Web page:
A study found that infants are more likely to have microplastics in their faeces as adults than they are for children.
Microplastics are small plastic particles less than 5mm that were released into the environment by the breaking down of larger plastic objects. Because they are difficult to biodegrade, microplastics pose a danger to the environment. Recent research has shown that microplastics can be found in food, water, and even human faeces.
Although microplastic exposure is a potential health risk, little is known about the extent of it. Researchers from New York University School of Medicine found that infants had 10 to 20 times more microplastics in their stool than adults. This was especially true for PET (polyethylene triterephthalate). These plastics are used in textile fibres, water bottles, and cell phone cases.
According to Kurunthachalam Kanan, who is the principal researcher and a professor at NYU Grossman School of Medicine's paediatrics department, microplastics are a serious health risk. It is important to reduce the amount of plastics that are being used by children. Plastics should not be used in children's products.
The American Chemical Society's Environmental Science and Technology Letters published the research.
The average person could consume up to 5g of microplastic per week, according to estimates. Some microplastics go through the digestive system easily and are expelled in the feces. Other microplastics accumulate within the body's organs. Recent research has revealed that some pieces can cross cell membranes and enter bloodstreams. Studies have also shown that microplastics can be transmitted from mother to baby through the placenta.
Although not much is known about the effects of microplastics on and potential damage to the human body, some laboratory tests have shown that they can cause inflammation, cell shut down, and other metabolic problems.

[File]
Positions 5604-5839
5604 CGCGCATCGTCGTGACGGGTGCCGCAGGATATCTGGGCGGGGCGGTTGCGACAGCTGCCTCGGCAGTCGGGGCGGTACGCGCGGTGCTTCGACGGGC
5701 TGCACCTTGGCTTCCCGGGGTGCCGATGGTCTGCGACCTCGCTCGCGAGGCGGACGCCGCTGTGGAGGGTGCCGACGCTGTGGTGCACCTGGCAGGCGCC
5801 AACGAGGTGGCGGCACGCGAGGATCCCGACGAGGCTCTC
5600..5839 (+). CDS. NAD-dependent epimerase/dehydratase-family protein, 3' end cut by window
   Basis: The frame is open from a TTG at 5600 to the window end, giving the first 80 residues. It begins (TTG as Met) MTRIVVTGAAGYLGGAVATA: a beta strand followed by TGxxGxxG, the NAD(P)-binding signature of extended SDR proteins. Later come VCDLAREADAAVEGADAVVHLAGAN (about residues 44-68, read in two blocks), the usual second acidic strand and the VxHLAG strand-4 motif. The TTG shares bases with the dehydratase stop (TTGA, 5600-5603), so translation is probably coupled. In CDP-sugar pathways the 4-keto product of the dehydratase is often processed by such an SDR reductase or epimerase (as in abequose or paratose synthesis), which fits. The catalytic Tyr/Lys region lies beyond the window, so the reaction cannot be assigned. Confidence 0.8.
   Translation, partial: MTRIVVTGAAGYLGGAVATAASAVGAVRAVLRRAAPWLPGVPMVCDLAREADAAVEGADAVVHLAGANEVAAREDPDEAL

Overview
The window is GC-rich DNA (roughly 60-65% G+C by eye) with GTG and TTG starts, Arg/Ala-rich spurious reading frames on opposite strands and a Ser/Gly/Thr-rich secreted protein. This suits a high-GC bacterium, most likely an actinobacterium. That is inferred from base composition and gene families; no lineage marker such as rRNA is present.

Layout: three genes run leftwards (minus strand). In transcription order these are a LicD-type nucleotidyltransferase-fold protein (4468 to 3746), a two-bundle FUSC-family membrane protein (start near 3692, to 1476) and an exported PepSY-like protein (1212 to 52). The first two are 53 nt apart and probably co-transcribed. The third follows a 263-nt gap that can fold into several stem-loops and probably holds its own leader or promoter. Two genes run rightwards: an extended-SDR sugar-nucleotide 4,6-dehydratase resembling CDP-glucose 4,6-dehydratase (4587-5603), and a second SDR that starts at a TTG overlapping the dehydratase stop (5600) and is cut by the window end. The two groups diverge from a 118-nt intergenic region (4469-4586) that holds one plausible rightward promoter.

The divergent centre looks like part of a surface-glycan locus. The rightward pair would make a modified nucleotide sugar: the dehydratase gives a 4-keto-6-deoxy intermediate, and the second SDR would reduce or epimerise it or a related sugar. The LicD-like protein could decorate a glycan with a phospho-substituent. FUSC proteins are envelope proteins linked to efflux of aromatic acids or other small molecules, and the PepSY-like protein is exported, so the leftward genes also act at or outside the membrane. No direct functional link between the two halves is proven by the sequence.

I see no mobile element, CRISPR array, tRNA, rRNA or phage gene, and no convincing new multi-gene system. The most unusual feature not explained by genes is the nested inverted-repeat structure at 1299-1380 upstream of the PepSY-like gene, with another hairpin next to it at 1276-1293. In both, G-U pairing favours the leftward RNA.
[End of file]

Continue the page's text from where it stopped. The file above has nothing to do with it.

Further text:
Kannan and his colleagues examined the faeces from six infants, 10 adults and three newborns' first stool using mass spectrometry. This allowed them to examine human exposures to polycarbonate (PC) and PET, two of the most common microplastics. Each sample contained at least one type microplastic.
Adults and infants had roughly the same level of microplastics but infants had 10-20 times more PET microplastics.
Kannan explained that we were shocked to see infants exposed at higher levels than adults. However, Kannan later attempted to identify the sources of infant exposure. This can be caused by infants chewing on fabrics and crawling on carpets. It also happens when they are exposed to plastic toys, teethers, feeding bottles, spoons, and other products for children.
These results are consistent with other studies, although few, that have examined microplastic contamination in stool. Scott Coffin is a researcher at the California State Water Resources Control Board and was not involved in this research. These results may suggest that current estimates for exposure to microplastics might be underrepresentative. Coffin cited the Wageningen University and Research study, which he considers to be the most thorough to date.
Coffin said that one component of this study that was not taken into account is the accumulation microplastics in organs after exposure. Coffin stated that it is unlikely that all microplastics are excreted in humans. Therefore, the overall levels might be higher. These details and many others are still being worked out in future studies.
There is the possibility of contamination in the experiments with microplastics and faeces (contamination by diapers or the equipment). Coffin says that the method Coffin used to calculate the microplastics content in faeces was not well-validated.
Although the risks and exposure of microplastics to human health are not fully understood, Coffin stated that the study provided important preliminary data.